Credit Card Debt Nearing $1 Trillion


Although not as much of a flashpoint political issue as student loan debt, credit card debt in the United States has been quietly growing in recent years, now standing markedly close to crossing the $1 trillion mark.

The final quarter of 2019 saw combined credit card debt reach $930 billion, the highest it has ever been in American history and significantly higher than its previous peak before the Great Recession in 2008.

Serious delinquency rates — in which borrowers are more than three months late with payments — rose to 5.32 percent, its highest mark in nearly eight years. More

11 Comments on Credit Card Debt Nearing $1 Trillion

  1. I paid off my credit cards a few years ago and I will never have another one. Damned things were nickling and diming me to death. Sure they’re convenient but come with a very high price to pay off, I am glad that I am free from them now. My grandparents never had a credit card in their lives, they paid for everything in cash or did without and lived a good debt free life. My debts are minimal now and I actually have more money now than I did before which is a great thing.

  2. Uh-oh! $1 Trillion in debt?

    You know what happens when people taken on debt and don’t want to repay it……BERNIE SANDERS!

  3. When the down turn/crash occurred at the end of 2008 wifey and I started a cash only policy. Including big ticket items. If we can’t pay cash for it, we don’t buy it. No credit card debt, and everything we own, except the house, is paid for. This is coming from a guy that has purchased 7 series BMW’s with an American Express Card. I sleep well at night.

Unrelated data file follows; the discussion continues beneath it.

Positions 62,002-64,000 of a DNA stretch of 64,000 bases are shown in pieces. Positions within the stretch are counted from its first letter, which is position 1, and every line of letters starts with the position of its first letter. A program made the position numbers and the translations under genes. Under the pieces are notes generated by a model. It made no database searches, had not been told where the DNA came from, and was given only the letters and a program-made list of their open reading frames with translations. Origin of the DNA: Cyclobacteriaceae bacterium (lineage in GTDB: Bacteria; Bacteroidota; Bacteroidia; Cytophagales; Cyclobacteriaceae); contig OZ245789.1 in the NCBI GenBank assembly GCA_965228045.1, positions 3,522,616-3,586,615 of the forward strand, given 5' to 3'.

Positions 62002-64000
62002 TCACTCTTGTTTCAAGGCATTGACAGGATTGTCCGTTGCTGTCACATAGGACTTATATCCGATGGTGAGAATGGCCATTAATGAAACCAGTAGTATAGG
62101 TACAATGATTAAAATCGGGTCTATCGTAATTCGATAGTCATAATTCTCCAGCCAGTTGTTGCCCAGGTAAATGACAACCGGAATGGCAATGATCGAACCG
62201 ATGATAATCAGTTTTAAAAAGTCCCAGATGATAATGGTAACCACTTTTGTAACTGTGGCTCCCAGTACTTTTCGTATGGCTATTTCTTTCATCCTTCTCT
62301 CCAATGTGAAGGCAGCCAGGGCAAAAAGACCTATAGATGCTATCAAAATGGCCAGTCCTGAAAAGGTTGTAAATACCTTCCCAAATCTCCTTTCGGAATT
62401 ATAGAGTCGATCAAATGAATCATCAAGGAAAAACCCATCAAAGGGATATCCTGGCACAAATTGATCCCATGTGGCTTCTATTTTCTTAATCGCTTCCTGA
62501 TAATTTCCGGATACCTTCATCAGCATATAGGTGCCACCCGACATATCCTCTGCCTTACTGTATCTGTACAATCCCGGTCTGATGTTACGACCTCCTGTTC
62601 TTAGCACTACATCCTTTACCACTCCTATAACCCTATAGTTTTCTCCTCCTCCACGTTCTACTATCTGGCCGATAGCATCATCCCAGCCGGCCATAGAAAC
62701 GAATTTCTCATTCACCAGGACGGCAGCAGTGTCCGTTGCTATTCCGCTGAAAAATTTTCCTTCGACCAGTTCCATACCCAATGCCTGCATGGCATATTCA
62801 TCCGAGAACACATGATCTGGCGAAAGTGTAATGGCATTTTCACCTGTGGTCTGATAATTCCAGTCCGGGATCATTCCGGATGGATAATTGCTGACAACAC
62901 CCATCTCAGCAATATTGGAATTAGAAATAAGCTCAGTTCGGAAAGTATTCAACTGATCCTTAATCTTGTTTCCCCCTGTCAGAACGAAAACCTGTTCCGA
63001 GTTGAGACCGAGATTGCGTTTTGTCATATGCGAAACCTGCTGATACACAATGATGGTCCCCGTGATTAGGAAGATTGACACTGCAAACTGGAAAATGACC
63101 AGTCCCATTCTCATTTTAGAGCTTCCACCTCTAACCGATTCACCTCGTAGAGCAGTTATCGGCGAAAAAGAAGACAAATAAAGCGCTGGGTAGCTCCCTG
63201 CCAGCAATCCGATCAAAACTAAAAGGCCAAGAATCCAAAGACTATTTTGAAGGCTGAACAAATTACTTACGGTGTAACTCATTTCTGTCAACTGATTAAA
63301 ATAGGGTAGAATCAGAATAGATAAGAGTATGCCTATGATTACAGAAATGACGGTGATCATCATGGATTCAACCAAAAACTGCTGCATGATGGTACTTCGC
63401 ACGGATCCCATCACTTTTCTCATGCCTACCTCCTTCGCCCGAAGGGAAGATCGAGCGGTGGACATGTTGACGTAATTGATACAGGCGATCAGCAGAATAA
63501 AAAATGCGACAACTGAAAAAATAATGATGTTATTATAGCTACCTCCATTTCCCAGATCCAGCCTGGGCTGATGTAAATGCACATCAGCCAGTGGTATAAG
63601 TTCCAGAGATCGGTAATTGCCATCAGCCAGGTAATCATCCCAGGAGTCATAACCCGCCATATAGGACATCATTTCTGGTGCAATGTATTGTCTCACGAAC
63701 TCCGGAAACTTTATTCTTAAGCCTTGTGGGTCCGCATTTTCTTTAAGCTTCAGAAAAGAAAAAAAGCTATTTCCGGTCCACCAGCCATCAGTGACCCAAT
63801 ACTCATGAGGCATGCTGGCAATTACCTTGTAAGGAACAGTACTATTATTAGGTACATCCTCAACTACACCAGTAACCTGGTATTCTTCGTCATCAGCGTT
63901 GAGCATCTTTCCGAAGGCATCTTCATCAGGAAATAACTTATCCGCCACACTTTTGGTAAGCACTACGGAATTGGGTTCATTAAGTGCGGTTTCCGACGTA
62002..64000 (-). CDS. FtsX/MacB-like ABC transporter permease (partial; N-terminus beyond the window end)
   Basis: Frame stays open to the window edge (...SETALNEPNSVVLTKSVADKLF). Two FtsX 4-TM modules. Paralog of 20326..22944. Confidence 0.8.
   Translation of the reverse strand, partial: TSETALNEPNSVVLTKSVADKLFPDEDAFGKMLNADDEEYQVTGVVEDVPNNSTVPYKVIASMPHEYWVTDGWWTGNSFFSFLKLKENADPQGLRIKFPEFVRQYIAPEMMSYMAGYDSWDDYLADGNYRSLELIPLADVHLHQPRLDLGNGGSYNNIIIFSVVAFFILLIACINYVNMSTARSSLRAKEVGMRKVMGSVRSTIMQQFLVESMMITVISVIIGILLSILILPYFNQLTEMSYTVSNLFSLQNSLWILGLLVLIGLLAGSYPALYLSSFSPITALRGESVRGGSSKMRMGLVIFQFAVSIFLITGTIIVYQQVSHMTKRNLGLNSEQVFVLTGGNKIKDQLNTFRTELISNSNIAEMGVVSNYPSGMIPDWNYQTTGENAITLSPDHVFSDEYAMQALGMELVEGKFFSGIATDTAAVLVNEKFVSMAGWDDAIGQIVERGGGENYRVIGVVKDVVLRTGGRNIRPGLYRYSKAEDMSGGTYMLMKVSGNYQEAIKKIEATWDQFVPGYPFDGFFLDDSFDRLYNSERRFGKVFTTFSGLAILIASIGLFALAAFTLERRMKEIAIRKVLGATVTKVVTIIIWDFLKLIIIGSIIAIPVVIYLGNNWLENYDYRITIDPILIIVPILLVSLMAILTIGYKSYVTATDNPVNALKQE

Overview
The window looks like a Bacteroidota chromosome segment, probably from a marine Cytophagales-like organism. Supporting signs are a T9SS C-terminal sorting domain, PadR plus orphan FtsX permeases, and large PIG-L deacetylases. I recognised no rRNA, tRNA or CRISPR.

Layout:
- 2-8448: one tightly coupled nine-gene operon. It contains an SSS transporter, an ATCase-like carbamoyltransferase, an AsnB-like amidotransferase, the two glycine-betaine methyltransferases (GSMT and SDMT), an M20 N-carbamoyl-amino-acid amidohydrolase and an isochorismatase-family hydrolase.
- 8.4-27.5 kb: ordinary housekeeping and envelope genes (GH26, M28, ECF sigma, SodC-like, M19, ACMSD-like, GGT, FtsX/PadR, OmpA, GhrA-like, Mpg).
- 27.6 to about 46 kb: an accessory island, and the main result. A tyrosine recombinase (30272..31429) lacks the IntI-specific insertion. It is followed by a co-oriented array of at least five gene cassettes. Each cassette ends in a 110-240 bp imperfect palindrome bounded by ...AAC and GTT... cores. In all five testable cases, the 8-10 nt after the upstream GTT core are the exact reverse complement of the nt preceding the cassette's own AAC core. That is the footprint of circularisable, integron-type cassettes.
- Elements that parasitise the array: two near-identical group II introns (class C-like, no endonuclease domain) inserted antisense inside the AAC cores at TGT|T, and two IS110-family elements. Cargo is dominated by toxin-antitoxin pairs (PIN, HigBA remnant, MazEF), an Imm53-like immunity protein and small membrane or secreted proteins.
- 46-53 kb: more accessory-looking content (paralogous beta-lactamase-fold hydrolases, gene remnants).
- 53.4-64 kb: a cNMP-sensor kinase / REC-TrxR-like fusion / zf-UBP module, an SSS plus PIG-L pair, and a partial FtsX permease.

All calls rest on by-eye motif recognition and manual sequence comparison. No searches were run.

4. Geoff, I had mine just to have in case of emergencies as debit cards weren’t really a thing back then but never bought anything with it unless I knew I would be able to pay it off immediately. A girlfriend got ahold of it and went nuts at jewelry stores and clothes shopping. If I would have known the misery it would cause me before I was able to pay it off I would have pressed charges when the police asked me. Live and learn. Gold card!

  5. yep, retired my CC debt about 15 years ago & never had any since … still use cc’s, almost have to w/ today’s cashless economy (& that’s the single-most reason cc debt is so high … it’s a misleading stat), but the difference is, that I never charge what I cannot cover within the next billing cycle

    … that way I do not incur the devastating, burdensome monthly charges
    (wake up; this is what the cc companies want … your perpetual indebtedness to them … kinda like d’RATs & the perpetual servitude by the ‘great unwashed’)

  6. My CC pays for me to use it, so I just pay it off every month, they pay me $200.0 -$300.00 at the end of the year, depending on use.

  7. Sure.

    I don’t know about you guys, but I see everyone driving Audi, BMW, and even the Good Ole Boys with $80,000 pick up trucks.

    Since when does everyone need these high end money pits with way more features than anyone needs.

    I even refuse to pay for satellite radio because AM/FM are Free and Satellite has just as many commercials.

    All the little bullshit things add up at the end of the month.

  8. The gummint should cancel all this credit card debt!

    It’s only FAIR!

    Why should the profligate be punished for their profligacy?
    It’s racist, I tells ya! RAY-CYST!
    “Frugal” is dog-whistle for “white!”
    Idiots mired in debt are just as smart as white people!

    izlamo delenda est …

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